Clearly, stereotypes of development as domination, and preservation as stasis, need to be overcome if the synthesis of a balanced, dynamic co-creation is to take place. Rene Debos’ The Wooing of the Earth (Scribners, 1980) provides many good examples of positive symbiosis between people and environment. The following quotation from Gary Nabham’s The Desert Smells Like Rain (North Point Press, 1982) makes clear another point: we had better get on with our ecological vision quickly, or some of the existent North American examples won’t be there to guide us.

While the remaining acreage is miniscule (10,000 acres in 1913, 100 acres in 1980), it is all that is left of an ecologically sensitive subsistence strategy that has endured in deserts for centuries. Here, not only a rich heritage of crops remains, but also co-evolved microorganisms and weeds, as well as pests and beneficial insects. Amaranths, for instance, are hosts for insects that control corn-loving pests. Papago fields harbor nitrogen-fixing bacteria which naturally associate with tepary bean roots. A species of solitary bee has been found visiting annual devil’s claw in Papago fields, but despite a thorough search has not been found on wild annual devil’s claw elsewhere. Moreover, there is a mutually beneficial relationship between these plants and their Papago stewards; the Papago have evolved field management skills that have allowed them to sustain food production for centuries without destroying the desert soils. The plants have evolved the ability to grow quickly, root deeply, disperse heat loads, and provide nutritious seeds for those who harvest them. These durable functional relationships between humans and other lifeforms are the products of a slow evolution and cannot be remade in a day. No amount of academic research on water harvesting and drought-hardy crops can replace a time-tried plant/man symbiosis such as that in which the Papago have participated. (p.47)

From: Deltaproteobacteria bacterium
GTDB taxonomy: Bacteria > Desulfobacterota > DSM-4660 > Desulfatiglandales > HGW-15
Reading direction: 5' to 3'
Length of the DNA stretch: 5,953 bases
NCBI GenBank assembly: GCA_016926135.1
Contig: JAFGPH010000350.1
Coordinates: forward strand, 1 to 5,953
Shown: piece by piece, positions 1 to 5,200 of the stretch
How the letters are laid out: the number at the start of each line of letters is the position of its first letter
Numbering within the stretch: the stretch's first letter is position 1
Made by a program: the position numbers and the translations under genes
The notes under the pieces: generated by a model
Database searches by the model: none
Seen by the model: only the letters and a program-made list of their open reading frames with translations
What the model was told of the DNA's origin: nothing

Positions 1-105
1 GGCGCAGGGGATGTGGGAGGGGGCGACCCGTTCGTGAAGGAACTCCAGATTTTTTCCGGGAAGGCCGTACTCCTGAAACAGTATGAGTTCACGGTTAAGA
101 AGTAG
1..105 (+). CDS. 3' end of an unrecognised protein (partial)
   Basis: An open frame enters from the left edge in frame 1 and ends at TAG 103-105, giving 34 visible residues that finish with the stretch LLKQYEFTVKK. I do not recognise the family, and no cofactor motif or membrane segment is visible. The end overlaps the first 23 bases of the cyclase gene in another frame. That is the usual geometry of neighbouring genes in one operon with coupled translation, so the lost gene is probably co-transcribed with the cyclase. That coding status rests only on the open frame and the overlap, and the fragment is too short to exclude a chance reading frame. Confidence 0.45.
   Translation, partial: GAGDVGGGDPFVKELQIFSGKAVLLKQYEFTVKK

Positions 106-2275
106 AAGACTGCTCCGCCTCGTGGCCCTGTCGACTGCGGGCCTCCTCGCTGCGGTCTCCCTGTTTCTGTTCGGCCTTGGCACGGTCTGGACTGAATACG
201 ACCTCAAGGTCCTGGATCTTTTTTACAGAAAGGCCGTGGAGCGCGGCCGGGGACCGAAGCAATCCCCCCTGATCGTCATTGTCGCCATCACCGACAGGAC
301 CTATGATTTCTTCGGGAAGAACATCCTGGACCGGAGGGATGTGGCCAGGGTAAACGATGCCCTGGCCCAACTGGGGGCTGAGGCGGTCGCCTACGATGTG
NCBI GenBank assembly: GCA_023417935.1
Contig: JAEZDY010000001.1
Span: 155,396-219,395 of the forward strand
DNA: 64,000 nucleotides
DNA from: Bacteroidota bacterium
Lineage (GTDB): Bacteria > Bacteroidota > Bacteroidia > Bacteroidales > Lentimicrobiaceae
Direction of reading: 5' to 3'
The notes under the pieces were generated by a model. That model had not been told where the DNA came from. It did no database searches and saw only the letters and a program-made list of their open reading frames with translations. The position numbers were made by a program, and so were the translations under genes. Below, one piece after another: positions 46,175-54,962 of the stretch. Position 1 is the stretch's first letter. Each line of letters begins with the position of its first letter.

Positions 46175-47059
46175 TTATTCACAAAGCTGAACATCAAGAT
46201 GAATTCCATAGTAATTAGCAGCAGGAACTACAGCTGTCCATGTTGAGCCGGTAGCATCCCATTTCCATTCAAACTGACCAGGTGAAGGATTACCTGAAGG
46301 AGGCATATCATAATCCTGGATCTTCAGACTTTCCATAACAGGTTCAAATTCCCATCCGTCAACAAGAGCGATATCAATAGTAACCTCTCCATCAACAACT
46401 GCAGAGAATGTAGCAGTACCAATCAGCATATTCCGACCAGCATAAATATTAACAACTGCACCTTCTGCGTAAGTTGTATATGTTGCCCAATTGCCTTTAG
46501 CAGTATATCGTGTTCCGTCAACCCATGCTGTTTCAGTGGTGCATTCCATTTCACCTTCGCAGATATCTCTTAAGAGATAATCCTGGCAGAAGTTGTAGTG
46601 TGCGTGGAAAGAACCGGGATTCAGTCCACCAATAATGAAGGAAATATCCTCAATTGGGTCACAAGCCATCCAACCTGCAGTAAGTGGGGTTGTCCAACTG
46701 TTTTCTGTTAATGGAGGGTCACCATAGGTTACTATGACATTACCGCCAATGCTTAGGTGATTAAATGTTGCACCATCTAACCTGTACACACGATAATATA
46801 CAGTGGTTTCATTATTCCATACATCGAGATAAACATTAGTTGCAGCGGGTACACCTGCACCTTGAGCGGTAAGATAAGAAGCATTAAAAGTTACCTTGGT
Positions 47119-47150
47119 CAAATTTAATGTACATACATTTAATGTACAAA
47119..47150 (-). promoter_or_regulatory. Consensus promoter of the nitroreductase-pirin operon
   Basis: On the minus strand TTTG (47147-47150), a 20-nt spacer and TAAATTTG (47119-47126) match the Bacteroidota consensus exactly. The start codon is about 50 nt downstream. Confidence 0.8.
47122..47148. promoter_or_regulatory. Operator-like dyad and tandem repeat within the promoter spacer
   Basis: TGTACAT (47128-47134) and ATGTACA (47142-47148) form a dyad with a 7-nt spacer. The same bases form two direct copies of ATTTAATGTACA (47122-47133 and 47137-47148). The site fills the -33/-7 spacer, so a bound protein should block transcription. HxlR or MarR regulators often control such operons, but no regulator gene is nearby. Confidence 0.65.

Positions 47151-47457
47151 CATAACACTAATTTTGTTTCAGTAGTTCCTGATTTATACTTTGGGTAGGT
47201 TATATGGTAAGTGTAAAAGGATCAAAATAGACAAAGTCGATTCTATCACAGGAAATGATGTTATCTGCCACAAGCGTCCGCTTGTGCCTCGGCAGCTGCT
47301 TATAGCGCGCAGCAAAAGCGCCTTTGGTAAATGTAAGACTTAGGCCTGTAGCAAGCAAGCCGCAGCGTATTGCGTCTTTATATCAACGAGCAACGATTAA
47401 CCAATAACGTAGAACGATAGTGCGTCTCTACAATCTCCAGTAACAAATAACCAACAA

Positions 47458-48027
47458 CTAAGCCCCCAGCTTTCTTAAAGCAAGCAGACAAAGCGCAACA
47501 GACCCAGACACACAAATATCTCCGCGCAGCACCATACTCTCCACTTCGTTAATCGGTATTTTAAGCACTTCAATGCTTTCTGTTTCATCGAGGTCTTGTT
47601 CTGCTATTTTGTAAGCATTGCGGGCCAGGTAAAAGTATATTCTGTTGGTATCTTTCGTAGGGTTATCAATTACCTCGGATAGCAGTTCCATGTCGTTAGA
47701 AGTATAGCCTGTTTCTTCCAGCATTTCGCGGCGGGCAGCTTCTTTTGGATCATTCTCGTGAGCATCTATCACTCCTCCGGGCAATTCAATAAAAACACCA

Reforestation is probably the one most straightforward action to take towards healing the scars on our planet and creatively making her everywhere beautiful again: small villages planting trees for peace; Richard St. Barbe Baker’s vision of the armies of the world at last turning, with no more open territory to conquer, to the task of "replenishing" their "dominion" (Genesis 1:28) and planting trees, regenerating life in the deserts caused by ignorance.

As for machines, we are provided with an excellent example of a potentially truly serving tool by the current developments in computer technology. As the native people once talked with animals in their legends, and as some now converse with nature spirits, we are also now learning to talk with our machines.